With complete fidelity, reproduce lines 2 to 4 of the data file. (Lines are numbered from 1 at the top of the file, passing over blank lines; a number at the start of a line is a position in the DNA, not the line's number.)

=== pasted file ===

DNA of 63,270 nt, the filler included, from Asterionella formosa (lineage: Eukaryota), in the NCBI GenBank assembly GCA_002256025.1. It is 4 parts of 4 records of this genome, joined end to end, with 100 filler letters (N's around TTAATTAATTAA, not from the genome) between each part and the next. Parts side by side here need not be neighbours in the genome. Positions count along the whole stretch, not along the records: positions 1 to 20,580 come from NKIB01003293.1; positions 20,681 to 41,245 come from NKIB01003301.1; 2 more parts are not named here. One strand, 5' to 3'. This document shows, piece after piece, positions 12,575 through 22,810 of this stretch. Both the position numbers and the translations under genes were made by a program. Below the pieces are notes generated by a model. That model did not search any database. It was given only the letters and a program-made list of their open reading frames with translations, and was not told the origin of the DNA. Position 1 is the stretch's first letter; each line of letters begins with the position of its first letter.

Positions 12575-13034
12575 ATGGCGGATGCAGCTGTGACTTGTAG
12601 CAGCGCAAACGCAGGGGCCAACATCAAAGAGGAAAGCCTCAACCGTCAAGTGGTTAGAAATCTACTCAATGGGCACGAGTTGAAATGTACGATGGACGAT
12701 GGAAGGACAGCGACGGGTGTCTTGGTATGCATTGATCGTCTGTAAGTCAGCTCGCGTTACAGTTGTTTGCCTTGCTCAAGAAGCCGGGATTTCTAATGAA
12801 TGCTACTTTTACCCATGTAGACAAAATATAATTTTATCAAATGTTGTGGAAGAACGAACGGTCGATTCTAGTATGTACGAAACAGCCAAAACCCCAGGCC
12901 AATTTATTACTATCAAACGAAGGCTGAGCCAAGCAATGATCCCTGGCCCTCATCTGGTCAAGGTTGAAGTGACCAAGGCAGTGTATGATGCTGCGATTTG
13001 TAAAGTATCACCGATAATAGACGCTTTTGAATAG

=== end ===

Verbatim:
Positions 12575-13034
12575 ATGGCGGATGCAGCTGTGACTTGTAG
12601 CAGCGCAAACGCAGGGGCCAACATCAAAGAGGAAAGCCTCAACCGTCAAGTGGTTAGAAATCTACTCAATGGGCACGAGTTGAAATGTACGATGGACGAT